Guest Writer | A Week In Pictures
Hello again, I am back for another week in pictures while Chad is catching up on some leave.
In my last blog, I stated that whenever Chad goes on leave the Giraffe Pride of lions comes out and provides us with some entertainment, however it turns out this doesn’t seem to be the case any longer. I believe that they are currently on a neighboring property with a hippo kill. Unfortunately for us when lions make such a large kill they seem to stick around in that area for a while and continue to consume and digest as much food as they can. Unlike us, they don’t know when or where their next meal is coming from, which often reminds me how fortunate some of us are.
Further up on the northeastern side of the Timbavati the Mayambula Pride haven’t shown themselves for quite some time, seems they are residing south of the boundary along the Machaton drainage line. We have also received news that one of the lionesses has broken her leg, but unfortunately, I am unable to give you an update regarding her condition as none of us have seen her. Although injuries like this have the potential to be detrimental to the animal, these animals often can heal if they let themselves. So, who knows, maybe nature will take its course, or maybe we will see her walking amongst the Mayambula’s once more.
We have however been lucky enough to see the six Breakaway males from the Birmingham pride, I followed up on them after they had been found lounging around Rock Fig dam. We could see they had eaten something the night before, their bellies were enormously bloated and they were breathing heavily. Amazingly, they still managed to find the energy to chase a few wondering Dagga boys (buffalo bulls) who were hoping to quench their thirst as the morning started to heat up.
I have always been astonished at the rate of growth of these large cats. When I first started at Tanda Tula I responded to two young male lions that had been found close to Tanda Tula Safari Camp, they were young and had recently separated from their pride. At the beginning of this week, we found the same two again at Marco’s Dam, I was dumbfounded that they were the same two we had seen almost 4 months ago. Then towards the end of the week, we managed to see five out of the six Birmingham breakaway males as they were lounging around and escaping the heat not far from where the two younger males were seen.
With the large lion prides moving on from the western section and the eastern section both going south it has encouraged many leopards to move back into the area. We managed to see the female leopard, Savannah, kill a Jackal right in front of Plains Camp, we didn’t stay with her for long as it was dark, and we didn’t want to give away her position to any hyenas as she was not in an area with any trees so had to eat on the ground. Brief visuals were seen of a young male leopard with a steenbok kill, he was very skittish, and we believe he had come over from Klaserie as we have not seen him since.
Sadly, it seems as if Thumbela’s wounds aren’t getting better, and appears she has potentially had another fight because when we saw her there was another wound on her other leg.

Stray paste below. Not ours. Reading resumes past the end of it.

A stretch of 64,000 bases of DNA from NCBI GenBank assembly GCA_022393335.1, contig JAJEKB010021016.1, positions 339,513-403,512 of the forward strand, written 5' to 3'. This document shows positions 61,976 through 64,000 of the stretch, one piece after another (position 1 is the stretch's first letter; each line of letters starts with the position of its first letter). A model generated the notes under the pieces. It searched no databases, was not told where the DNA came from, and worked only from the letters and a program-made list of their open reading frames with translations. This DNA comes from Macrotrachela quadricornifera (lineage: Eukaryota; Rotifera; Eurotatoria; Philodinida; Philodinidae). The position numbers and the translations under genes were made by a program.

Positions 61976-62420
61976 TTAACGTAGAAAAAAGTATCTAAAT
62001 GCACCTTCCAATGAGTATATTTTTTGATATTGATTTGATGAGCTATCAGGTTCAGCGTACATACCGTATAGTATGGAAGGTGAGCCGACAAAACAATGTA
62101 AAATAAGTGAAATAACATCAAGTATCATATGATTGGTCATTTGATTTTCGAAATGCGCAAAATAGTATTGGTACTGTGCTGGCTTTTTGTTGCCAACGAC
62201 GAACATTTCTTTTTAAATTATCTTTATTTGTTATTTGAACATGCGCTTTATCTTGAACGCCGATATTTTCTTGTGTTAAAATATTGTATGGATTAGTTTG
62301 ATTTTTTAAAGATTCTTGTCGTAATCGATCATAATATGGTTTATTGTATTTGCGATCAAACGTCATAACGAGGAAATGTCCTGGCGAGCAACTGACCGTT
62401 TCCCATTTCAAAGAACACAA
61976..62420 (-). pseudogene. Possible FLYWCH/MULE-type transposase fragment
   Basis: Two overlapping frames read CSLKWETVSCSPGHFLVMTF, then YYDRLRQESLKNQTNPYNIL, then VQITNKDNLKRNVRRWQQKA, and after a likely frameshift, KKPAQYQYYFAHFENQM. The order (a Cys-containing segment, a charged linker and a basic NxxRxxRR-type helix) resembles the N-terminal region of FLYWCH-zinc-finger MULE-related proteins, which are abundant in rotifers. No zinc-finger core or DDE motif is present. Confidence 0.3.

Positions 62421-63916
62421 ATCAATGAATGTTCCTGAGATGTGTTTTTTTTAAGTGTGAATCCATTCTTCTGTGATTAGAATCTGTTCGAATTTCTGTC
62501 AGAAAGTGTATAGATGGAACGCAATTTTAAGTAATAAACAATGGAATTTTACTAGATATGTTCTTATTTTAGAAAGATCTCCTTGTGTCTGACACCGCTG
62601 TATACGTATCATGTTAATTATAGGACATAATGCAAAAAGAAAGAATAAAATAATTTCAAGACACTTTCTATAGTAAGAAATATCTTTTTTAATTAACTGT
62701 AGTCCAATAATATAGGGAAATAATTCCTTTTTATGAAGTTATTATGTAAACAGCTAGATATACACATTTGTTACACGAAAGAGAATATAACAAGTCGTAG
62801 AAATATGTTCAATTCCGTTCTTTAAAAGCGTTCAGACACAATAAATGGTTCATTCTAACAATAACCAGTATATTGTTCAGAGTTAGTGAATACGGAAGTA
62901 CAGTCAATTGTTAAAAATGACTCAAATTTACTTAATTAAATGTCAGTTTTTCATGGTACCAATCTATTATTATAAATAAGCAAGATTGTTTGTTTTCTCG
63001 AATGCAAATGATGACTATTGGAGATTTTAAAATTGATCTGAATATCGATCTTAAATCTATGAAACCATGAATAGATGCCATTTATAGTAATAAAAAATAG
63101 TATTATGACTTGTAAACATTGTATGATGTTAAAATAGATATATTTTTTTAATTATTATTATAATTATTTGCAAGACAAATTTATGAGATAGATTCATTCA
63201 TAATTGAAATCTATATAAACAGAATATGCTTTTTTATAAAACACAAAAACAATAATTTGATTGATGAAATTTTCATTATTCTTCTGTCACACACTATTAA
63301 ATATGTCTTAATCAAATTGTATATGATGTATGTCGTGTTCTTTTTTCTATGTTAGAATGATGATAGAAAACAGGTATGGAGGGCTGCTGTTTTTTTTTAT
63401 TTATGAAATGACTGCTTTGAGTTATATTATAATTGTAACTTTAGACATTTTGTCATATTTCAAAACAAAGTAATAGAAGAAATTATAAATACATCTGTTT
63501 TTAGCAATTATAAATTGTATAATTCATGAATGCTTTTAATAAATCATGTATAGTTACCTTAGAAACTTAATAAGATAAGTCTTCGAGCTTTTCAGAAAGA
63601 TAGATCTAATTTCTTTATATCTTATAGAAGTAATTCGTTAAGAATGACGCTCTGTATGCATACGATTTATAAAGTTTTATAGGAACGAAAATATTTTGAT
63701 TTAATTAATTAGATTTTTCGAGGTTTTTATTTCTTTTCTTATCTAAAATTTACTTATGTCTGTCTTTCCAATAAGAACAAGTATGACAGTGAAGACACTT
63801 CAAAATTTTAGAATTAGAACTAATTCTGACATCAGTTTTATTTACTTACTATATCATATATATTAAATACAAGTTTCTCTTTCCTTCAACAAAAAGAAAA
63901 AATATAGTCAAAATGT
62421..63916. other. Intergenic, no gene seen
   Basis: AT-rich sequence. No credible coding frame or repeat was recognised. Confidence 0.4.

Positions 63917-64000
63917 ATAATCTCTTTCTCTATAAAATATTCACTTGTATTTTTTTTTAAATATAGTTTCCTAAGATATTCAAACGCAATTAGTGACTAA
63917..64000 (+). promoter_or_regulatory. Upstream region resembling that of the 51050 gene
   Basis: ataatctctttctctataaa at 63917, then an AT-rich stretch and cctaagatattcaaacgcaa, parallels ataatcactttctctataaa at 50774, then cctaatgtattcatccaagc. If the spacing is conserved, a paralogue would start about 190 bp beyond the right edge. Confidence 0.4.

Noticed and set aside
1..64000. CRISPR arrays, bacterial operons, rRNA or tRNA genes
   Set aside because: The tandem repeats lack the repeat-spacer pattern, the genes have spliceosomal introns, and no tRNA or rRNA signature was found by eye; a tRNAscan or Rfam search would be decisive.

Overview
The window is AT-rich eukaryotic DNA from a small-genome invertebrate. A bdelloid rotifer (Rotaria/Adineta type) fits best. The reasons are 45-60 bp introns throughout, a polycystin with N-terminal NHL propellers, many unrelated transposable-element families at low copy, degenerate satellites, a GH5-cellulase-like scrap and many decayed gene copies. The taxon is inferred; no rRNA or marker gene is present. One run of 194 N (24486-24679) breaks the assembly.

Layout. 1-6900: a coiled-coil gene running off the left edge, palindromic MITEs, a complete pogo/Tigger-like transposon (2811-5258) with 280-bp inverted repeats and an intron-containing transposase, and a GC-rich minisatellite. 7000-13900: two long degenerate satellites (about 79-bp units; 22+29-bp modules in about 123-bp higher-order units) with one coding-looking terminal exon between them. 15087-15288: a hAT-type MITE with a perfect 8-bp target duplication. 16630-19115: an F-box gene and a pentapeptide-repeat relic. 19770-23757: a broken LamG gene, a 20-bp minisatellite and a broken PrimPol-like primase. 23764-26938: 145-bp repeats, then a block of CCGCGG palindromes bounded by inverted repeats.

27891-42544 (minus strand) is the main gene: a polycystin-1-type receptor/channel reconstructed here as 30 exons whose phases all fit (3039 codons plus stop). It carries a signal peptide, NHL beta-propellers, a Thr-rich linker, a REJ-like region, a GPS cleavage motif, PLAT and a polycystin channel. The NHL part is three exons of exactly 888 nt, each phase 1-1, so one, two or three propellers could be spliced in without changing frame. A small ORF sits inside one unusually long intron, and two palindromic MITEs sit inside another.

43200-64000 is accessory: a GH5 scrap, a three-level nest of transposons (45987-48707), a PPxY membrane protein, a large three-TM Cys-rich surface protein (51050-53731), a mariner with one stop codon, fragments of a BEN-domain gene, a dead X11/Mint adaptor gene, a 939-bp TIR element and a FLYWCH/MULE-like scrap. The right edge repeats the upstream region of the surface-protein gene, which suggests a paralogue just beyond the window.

We got a great sighting of Ntsondwana, a very large male leopard in the area courting a beautiful female leopard, called Sunset. After asking Jack if he thought they were going to mate he started to laugh and told me he has watched this leopard grow up from a young boy to the magnificent strong male he is today and never has he seen him mating with a female and while we sat and watched them you could see he was constantly trying to get space between himself and Sunset.
We also had a great sighting of Nyeleti and her two cubs on Saturday when they had been found with an impala kill up in a tree, although we got there a little late in the morning, we still had a great sighting with the cubs interacting with their mother, and one of them going back up to the tree to feed a little more.
Wild Dogs seemed to be a bit more scarce this week, but we luckily managed to see four adult wild dogs feeding on a recently killed impala. Seeing how these animals were trying to feed, again reminded me that for them these hunts are so critical and every opportunity they get must be capitalized, fortunately, they all managed to consume a decent amount before a very large hyena ran onto the scene, and stole the kill from the four dogs. When wild dogs are in a large pack they will try and defend a kill from scavengers, but it seems these four had decided it wasn’t worth any potential injuries and instead decided to take off to the east at a full sprint.
Fortunately for us, with these hot summer days now upon us we can find a lot of plain game around the watering holes. Massive herds of buffalo have been seen running through the bush as they approach watering holes, it is a very exciting time to watch these animals change from living as a herd to everyone for themselves as they push through one another to drink.
Big herds of elephants have also been found roaming from one watering hole to the next constantly feeding along the way.
All in all, it was a great week and I look forward to giving you my next update!
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